There are a few common myths about historic preservation:
“Historic buildings take too much work to maintain.”
“Buildings that are designated as landmarks cannot be altered.”
“New construction in a historic district requires a design that appears old or traditional.”
“It’d be more sustainable if we tear down this old building and construct a modern building with contemporary systems.”
But the reality is there are many facts that support why you shouldn’t fear purchasing a historic property and knowing these basics will dispel these common myths. Here are some things you should know if you are considering purchasing a historic space:
How to Determine if a Property is a Designated Historic Structure
Historic buildings can be designated either locally, at the state level or nationally. Seems like a national landmark would have the most restrictions, right? – Wrong! Properties listed on the State or National Historic Registers can be modified or even demolished by the owner at any time. The only time the design review process is triggered for a building designated on the State or National Registers is if the owner is using Federal funding towards the project. Local designation, however, typically has the most restrictions because cities and counties require historic renovations to undergo a design review process with their planning department or landmark preservation commission.
To find out if a property is designated locally, visit your city or county website; it’s typically located under the Planning and Development or Landmark Preservation heading. To find out if a property is designated on the State Register, consult your State Historic Preservation Office (SHPO). Finally, to find out if a property is designated on the National Register of Historic Places, visit the National Park Service website.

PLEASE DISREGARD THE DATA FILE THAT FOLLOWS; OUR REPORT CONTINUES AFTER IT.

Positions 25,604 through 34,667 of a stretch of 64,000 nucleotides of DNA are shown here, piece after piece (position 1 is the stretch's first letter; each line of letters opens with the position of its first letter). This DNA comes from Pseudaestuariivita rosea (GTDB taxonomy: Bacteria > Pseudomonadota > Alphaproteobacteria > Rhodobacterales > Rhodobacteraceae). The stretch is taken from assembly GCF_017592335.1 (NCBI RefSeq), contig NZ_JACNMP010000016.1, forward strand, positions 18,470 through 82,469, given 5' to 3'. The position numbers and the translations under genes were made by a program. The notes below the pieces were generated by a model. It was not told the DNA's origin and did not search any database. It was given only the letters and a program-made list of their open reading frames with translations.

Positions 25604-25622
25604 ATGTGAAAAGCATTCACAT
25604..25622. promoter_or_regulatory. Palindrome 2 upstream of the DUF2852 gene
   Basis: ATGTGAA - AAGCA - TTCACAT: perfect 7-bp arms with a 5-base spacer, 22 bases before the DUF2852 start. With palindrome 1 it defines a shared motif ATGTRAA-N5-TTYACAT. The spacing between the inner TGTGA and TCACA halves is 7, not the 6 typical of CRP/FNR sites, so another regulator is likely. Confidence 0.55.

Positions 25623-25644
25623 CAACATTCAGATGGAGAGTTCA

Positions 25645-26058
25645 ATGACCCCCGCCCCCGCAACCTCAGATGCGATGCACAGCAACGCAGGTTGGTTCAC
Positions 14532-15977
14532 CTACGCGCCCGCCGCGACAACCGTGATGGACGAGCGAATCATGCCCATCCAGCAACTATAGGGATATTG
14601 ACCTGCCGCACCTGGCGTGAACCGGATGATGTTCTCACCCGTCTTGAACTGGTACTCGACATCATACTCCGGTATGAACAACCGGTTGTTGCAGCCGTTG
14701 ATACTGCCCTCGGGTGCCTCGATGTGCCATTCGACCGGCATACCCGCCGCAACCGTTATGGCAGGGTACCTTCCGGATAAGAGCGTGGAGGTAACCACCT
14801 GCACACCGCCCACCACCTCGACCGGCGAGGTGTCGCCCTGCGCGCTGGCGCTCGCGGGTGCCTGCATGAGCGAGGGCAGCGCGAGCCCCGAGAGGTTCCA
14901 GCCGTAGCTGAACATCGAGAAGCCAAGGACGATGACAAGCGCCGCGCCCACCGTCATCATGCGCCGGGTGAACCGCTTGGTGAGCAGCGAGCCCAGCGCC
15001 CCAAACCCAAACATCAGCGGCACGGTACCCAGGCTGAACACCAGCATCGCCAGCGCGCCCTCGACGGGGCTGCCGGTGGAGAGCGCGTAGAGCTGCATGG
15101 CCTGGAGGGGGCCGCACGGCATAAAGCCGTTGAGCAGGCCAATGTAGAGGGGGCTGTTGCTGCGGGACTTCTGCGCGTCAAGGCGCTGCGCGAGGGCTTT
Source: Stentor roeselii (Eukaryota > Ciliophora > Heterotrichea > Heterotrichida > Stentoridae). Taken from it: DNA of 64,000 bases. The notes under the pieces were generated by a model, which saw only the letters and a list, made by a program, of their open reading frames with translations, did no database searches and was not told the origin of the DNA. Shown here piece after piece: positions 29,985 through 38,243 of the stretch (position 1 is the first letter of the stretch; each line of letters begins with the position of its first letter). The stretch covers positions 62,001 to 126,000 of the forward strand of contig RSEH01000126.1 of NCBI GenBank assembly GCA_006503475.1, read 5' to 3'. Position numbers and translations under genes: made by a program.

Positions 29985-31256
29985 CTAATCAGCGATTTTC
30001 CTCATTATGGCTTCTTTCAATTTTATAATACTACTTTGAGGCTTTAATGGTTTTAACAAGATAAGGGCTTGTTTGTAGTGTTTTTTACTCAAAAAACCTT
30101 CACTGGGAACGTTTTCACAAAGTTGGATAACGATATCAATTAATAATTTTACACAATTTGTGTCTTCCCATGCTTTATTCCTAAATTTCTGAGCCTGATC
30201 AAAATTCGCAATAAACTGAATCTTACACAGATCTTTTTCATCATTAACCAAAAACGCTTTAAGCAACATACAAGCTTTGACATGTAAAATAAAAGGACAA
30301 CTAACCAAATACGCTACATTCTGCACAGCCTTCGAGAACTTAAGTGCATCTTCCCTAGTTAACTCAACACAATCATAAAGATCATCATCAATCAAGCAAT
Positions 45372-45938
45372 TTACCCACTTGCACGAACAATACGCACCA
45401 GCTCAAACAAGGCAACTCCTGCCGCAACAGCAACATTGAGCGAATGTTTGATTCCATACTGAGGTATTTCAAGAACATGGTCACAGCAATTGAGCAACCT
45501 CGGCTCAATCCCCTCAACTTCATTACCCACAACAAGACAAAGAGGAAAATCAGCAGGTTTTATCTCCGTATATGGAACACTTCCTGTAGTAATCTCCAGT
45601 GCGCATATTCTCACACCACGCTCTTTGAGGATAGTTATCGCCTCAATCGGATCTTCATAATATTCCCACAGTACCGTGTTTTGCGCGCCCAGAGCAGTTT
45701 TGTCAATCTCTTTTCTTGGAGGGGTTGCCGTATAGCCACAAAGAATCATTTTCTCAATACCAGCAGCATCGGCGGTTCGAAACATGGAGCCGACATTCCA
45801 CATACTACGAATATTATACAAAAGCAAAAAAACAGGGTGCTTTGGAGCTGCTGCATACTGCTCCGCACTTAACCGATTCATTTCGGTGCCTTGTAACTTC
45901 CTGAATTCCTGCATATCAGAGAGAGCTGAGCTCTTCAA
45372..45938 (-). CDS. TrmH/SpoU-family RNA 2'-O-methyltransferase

You Must Obtain Approval Before Modifying a Historic Building
Inherently, when you purchase an existing building, it’s likely you will need to make some changes in order to meet your space needs. As a result, it’s important to know that changes to a historic building are required to go through a design review process. The National Park Service’s Department of the Interior established a set of standards and guidelines for the treatment of historic properties. These standards are recognized as the basis for reviewing modifications to historic buildings across the nation, however, local jurisdictions may adopt additional guidelines that give further direction on how their landmark preservation department interprets these standards. If you want to renovate a locally designated historic building, the proposed design must meet the guidelines adopted by your city or county.
What does this mean? Essentially, modifications must be sensitive to the historic significance of the structure to maintain its integrity and if work that does not meet the guidelines is performed, you may incur fines until it is corrected.
Another important thing to know is that preservation trumps zoning. For example, if you purchase a two-story historic structure that sits on a lot zoned to allow an eight-story building, there is no guarantee that you’ll be approved to construct an eight-story building or addition. In fact, it’s extremely unlikely because infill construction and additions should be designed to be subordinate to the historic structure.